FORCED EXPIRATORY VOLUME (FEV) is the volume of gas expelled in a given time; if this is measured for the first second it is called the forced expiratory volume in 1 second (FEV 1 ). This is limited by the speed with which gas can be forced through the airways and is decreased in obstructive lung disease. Since the actual magnitude of FEV1 is always reduced in parallel with any reduction in FVC, even in the absence of obstruction, it is the ratio of FEV1/FVC which is most useful diagnostically. This ratio should normally exceed 0.75 (75%) in healthy individuals but often falls below 0.5 (50%) when there is increased airways resistance (e.g. in asthma).
PEAK EXPIRATORY FLOW RATE (PEFR)
This is a simple test of ventilatory function which is widely used in clinical practice. The patient is simply asked to blow air out of their fully inflated lungs as rapidly as they can and the peak flow rate achieved is recorded with a flow meter.
Normal values are again very dependent on age, sex and build but are of the order of400 L/min. This may fall in cases of obstructive airways disease.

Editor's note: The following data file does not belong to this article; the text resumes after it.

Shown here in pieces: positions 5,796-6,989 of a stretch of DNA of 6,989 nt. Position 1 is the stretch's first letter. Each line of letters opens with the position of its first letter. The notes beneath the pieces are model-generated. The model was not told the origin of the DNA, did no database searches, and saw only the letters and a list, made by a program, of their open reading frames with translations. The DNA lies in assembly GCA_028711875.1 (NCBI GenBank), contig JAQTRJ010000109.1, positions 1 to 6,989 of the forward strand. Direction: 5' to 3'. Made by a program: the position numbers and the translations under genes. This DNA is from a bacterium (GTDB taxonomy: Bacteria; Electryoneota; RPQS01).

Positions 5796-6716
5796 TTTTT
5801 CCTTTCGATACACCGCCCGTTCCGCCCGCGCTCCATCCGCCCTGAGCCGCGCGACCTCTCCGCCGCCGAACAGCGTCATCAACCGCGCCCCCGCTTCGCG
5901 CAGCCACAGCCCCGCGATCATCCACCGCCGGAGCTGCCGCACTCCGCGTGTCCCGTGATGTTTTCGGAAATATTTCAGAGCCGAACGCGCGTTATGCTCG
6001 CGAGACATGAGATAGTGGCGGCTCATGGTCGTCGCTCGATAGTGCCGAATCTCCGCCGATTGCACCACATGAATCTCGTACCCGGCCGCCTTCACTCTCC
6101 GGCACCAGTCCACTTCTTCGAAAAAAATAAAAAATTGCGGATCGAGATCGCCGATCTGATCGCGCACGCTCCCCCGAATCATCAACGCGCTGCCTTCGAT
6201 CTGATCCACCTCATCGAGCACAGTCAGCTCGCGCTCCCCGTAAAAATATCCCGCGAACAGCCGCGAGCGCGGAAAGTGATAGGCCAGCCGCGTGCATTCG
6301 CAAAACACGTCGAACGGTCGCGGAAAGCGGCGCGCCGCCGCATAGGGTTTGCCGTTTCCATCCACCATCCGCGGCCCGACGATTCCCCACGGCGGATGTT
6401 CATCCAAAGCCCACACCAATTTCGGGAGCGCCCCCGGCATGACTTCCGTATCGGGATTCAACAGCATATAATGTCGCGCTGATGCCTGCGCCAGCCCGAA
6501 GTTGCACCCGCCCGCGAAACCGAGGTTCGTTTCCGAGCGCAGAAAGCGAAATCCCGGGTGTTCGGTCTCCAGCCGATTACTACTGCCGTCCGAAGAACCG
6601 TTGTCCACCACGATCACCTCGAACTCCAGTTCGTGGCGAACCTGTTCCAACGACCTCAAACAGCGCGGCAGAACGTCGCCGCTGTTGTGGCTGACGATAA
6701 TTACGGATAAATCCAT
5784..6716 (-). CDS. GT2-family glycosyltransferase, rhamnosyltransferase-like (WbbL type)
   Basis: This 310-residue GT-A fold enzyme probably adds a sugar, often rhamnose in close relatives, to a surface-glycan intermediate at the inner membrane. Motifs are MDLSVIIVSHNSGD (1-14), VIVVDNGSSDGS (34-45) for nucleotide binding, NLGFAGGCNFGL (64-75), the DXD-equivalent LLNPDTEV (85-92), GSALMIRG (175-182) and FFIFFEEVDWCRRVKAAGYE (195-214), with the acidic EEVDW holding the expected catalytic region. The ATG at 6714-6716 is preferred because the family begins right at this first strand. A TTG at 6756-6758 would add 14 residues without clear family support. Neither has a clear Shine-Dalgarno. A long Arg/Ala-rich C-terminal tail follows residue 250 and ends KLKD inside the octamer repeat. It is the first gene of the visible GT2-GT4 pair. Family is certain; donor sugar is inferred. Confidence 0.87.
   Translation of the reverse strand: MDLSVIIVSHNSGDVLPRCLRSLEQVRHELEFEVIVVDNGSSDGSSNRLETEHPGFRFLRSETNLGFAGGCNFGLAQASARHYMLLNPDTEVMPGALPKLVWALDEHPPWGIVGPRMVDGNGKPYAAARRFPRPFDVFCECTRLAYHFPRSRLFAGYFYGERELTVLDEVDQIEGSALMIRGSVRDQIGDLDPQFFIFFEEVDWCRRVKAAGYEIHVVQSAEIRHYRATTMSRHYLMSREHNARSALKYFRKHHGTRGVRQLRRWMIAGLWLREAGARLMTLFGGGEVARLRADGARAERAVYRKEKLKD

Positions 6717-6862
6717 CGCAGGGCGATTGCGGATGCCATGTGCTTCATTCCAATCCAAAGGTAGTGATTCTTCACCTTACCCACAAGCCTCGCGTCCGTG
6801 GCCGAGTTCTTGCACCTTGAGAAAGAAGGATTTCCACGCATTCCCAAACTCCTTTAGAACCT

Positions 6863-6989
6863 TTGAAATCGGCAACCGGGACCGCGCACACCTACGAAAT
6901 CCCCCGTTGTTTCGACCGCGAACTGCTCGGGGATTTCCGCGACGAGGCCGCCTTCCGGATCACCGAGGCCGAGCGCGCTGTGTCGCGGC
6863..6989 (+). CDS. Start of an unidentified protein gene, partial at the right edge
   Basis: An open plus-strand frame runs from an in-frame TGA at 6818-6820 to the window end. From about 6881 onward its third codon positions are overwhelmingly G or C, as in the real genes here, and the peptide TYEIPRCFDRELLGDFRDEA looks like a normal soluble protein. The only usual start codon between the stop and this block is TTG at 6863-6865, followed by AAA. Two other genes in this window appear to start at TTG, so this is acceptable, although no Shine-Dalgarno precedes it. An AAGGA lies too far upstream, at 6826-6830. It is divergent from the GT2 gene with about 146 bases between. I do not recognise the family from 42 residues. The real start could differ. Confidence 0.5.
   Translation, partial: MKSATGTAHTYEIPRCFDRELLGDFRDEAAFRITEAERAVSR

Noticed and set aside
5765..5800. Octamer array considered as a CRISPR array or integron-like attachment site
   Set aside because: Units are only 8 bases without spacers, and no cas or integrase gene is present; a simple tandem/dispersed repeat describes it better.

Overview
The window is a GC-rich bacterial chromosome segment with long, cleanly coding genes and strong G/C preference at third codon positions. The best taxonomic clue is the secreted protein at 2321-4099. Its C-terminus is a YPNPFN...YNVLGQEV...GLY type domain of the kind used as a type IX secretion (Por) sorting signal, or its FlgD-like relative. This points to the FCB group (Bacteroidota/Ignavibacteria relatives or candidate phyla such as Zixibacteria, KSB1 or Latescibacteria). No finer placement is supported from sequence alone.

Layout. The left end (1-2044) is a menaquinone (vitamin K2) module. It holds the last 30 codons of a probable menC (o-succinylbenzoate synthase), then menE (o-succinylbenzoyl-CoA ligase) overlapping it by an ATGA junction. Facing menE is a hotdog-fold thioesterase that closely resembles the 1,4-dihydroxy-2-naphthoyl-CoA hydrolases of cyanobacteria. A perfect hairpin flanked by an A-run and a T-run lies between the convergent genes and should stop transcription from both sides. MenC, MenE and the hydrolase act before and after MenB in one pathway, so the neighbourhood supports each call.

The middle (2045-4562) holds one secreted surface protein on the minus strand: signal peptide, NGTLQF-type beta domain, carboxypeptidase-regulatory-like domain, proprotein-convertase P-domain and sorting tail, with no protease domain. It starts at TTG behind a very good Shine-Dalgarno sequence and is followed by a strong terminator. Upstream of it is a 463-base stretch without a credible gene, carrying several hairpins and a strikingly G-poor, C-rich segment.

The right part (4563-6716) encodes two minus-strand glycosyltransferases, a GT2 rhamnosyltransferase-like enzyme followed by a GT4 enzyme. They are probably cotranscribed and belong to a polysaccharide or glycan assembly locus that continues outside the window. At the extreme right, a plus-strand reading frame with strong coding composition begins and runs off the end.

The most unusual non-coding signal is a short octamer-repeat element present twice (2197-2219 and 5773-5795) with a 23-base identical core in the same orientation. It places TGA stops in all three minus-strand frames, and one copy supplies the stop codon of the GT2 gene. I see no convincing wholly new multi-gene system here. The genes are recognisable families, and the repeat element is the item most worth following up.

CLINICAL NOTE: OBSTRUCTIVE PULMONARY DISEASE
Obstructive airways disease is a diagnosis characterized by reductions in FEV 1 /FVC. It is seen in two main groups of patients, asthmatics and patients with chronic obstructive pulmonary disease (COPD).
Asthma is characterized by wheezing episodes caused by an acute increase in airways resistance. Between episodes lung function is often normal, especially in young patients.
In COPD airways resistance is persistently elevated but function deteriorates further during chest infections. COPD is often caused by smoking and atmospheric pollution and is associated with chronic bronchitis (cough with spit) and emphysema (destruction of alveolar tissue).